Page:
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African-inspired art exhibit opens in Richmond

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By Amelia Heymann, Capital News Service

RICHMOND – To kick off Black History Month, the Black History Museum and Cultural Center of Virginia is exhibiting four decades of work by Murry DePillars, an artist known for his vivid colors and geometric shapes as well as his political commentary and African-inspired patterns.

“Murry DePillars: Double Vision,” which features 37 pieces of artwork, opens Friday and runs through June 3 at the museum, 122 W. Leigh St. in Richmond. While DePillars did everything from crayon illustration to quilting, most of the exhibit shows off his acrylic paintings.

DePillars’ career spanned four decades, from the 1960s to the early 2000s. His early work, such as the illustration “Aunt Jemima,” deals with socio-economic and political commentary. Unlike his later work, those illustrations used little color. The drawings were created while DePillars was studying art in Chicago and later Pennsylvania.

DePillars was dean of the School of the Arts at Virginia Commonwealth University from 1976 to 1999. Tasha Chambers, director of the Black History Museum and Cultural Center of Virginia, said DePillars was integral in turning VCU into one of the largest art schools in the country. He lived in Richmond until his death in 2008.

Even as a dean at VCU, DePillars continued his own artistic pursuit and travels. On his trips, he carried a suitcase full of art supplies so he could easily work on his art wherever he went. The suitcase he used and two unfinished paintings are featured in the exhibit.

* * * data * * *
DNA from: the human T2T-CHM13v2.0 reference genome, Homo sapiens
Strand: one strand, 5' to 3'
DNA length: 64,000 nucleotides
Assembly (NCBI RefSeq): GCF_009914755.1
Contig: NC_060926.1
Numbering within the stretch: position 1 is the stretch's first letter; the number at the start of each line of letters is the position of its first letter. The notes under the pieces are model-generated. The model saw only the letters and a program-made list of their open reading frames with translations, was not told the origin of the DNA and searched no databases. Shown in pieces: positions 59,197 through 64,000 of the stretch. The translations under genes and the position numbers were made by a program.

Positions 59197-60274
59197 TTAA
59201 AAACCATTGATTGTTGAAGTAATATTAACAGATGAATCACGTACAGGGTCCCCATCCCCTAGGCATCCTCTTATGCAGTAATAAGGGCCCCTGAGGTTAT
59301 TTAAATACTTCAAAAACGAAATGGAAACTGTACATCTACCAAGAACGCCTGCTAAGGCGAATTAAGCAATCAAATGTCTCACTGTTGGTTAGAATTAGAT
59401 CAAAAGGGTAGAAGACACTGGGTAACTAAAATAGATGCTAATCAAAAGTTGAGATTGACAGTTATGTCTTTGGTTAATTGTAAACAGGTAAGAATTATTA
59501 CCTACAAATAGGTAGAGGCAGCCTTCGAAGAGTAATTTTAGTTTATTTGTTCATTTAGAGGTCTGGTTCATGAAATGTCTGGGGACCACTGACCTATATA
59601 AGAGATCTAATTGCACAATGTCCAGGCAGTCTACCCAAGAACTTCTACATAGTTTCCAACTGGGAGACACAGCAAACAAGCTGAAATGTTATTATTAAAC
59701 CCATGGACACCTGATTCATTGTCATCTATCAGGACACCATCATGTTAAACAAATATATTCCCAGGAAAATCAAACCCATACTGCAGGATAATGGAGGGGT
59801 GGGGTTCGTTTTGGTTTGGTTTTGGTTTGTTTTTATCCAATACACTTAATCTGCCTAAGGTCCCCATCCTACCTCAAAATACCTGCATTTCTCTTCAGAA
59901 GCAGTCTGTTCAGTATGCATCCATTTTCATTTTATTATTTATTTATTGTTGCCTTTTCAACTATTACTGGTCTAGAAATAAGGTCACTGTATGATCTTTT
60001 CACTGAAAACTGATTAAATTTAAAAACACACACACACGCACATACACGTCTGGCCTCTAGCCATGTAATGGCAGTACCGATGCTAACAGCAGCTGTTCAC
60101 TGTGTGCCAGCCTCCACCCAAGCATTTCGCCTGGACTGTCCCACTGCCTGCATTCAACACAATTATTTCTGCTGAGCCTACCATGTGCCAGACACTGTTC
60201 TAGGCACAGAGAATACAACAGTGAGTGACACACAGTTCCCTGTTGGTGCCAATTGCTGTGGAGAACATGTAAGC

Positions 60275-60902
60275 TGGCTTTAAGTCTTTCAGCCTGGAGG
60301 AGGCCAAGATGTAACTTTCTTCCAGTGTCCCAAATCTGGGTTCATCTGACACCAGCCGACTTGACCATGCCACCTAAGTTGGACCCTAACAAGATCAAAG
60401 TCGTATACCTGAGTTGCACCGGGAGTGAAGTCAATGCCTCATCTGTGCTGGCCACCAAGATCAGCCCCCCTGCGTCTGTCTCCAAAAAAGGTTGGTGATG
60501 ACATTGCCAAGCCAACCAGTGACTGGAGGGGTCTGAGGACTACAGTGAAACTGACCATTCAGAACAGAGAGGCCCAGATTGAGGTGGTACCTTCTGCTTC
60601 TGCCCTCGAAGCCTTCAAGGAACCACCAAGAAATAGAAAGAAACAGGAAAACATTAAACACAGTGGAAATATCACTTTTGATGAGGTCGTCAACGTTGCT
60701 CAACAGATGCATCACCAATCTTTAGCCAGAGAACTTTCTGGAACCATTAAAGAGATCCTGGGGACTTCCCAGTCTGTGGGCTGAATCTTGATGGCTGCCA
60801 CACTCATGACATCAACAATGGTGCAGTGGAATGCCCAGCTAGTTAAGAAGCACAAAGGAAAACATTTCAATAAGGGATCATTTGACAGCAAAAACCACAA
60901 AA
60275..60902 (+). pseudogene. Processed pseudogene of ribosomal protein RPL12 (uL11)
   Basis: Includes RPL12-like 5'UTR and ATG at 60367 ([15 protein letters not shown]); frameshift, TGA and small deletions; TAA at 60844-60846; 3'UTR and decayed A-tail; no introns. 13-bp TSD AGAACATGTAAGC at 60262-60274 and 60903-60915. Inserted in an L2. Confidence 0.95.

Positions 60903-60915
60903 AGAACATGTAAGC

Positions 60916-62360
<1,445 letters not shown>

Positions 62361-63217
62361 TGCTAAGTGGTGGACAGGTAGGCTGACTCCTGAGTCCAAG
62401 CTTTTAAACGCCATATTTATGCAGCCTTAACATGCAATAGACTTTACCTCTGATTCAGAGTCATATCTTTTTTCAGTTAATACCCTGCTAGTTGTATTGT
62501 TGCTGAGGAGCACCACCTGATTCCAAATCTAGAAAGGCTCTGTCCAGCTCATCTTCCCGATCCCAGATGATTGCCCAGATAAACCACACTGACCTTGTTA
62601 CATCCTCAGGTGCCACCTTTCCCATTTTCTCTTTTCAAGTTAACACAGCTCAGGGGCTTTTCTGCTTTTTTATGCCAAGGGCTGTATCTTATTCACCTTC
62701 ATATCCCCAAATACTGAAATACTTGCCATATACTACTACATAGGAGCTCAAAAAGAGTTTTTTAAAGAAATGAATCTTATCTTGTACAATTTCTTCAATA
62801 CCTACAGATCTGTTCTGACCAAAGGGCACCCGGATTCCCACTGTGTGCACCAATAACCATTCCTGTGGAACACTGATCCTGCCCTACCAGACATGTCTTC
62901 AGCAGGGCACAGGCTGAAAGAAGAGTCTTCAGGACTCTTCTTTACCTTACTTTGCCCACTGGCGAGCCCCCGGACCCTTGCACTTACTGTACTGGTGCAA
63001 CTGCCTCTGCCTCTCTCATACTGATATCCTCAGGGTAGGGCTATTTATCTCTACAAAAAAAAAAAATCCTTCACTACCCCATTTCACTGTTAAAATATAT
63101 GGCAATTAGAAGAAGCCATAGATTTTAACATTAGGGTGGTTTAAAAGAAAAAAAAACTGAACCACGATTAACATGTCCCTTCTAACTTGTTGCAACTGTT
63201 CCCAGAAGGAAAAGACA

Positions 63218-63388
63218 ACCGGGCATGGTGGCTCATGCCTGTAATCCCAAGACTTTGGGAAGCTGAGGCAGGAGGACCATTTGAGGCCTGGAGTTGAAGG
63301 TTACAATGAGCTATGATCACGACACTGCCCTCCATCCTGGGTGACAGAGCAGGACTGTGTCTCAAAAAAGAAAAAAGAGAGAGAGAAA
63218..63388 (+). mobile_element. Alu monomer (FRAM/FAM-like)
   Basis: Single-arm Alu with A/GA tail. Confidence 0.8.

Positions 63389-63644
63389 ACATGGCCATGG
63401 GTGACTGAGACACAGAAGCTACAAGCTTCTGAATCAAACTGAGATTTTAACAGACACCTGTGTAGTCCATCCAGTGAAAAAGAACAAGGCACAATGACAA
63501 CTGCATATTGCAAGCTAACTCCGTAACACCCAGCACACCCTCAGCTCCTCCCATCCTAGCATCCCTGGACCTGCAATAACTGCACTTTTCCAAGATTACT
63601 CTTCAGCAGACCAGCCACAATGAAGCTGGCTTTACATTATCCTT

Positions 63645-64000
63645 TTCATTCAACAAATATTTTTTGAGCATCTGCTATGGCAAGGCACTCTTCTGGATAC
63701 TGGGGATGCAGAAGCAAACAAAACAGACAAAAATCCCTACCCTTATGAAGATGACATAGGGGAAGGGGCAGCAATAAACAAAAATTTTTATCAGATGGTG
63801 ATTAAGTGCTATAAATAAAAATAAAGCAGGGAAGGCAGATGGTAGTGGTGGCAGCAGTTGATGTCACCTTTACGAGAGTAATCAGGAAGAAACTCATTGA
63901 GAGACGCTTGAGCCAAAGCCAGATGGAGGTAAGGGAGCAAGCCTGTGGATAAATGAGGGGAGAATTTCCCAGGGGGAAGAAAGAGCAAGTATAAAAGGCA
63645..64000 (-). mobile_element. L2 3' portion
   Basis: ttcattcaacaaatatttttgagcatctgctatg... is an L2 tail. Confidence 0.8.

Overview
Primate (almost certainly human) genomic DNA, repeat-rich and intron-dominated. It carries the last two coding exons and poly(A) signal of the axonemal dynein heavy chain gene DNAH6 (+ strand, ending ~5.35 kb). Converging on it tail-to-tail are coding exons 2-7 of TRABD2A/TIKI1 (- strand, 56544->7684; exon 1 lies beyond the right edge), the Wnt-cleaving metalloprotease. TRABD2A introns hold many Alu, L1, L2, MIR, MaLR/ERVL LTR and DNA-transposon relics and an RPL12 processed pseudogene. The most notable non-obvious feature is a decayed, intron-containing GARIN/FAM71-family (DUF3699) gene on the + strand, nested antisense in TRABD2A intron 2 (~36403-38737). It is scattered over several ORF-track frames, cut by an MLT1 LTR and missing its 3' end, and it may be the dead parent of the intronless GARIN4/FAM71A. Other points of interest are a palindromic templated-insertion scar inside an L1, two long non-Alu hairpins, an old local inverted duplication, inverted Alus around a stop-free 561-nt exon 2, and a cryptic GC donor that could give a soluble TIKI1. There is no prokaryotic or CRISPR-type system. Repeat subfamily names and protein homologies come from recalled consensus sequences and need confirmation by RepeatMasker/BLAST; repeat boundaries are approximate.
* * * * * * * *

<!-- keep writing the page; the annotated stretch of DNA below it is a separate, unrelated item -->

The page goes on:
DePillars’ late work contrasts with his early illustrations. Stepping into the upstairs gallery, visitors are greeted by an array of vivid colors and patterns that mimic traditional African beadwork. Within the mixture of geometric shapes are hidden figures and objects.

Chambers said DePillars did extensive research in creating his art and often looked at how Africa as well as the current environment influenced African-American traditions.

The exhibit takes its name from Michael D. Harris, an artist and art historian who applied the term “double vision” in describing the process by which black artists look back to Africa and compare its culture to that of contemporary society. Chambers said the museum also chose this name for the exhibit because it explores not only DePillars’ artistic career but also his role as an educator.

The exhibition coincides with a host of Black History Month events. Chambers said the museum is celebrating black Americans’ contributions to “life, love and liberty” – and also fighting for those values.

“We are celebrating,” Chambers said. But given the current political environment, “we are also still participating in the movement to bring awareness to these things that may now be in jeopardy.”

To find out more about the museum’s events for Black History Month, visit blackhistorymuseum.org.

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